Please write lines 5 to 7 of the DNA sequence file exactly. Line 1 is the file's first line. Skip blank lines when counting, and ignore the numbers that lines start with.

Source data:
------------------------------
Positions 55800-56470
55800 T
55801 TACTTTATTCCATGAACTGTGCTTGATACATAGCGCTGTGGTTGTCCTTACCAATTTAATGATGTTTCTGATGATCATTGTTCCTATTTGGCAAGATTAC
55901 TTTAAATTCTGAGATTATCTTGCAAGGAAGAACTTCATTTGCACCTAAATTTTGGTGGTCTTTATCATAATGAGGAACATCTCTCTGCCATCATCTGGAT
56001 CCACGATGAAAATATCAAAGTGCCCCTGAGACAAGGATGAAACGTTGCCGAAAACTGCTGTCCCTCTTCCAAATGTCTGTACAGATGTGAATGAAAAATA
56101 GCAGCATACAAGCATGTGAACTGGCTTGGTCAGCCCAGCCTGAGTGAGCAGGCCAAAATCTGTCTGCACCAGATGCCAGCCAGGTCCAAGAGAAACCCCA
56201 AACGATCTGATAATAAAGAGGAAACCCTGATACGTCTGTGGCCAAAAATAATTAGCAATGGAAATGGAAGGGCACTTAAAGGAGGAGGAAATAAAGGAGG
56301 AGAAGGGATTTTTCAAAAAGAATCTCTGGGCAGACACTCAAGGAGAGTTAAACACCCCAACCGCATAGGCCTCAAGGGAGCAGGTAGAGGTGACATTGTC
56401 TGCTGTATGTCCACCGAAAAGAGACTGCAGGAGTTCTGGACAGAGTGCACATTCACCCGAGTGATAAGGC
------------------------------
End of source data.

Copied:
56001 CCACGATGAAAATATCAAAGTGCCCCTGAGACAAGGATGAAACGTTGCCGAAAACTGCTGTCCCTCTTCCAAATGTCTGTACAGATGTGAATGAAAAATA
56101 GCAGCATACAAGCATGTGAACTGGCTTGGTCAGCCCAGCCTGAGTGAGCAGGCCAAAATCTGTCTGCACCAGATGCCAGCCAGGTCCAAGAGAAACCCCA
56201 AACGATCTGATAATAAAGAGGAAACCCTGATACGTCTGTGGCCAAAAATAATTAGCAATGGAAATGGAAGGGCACTTAAAGGAGGAGGAAATAAAGGAGG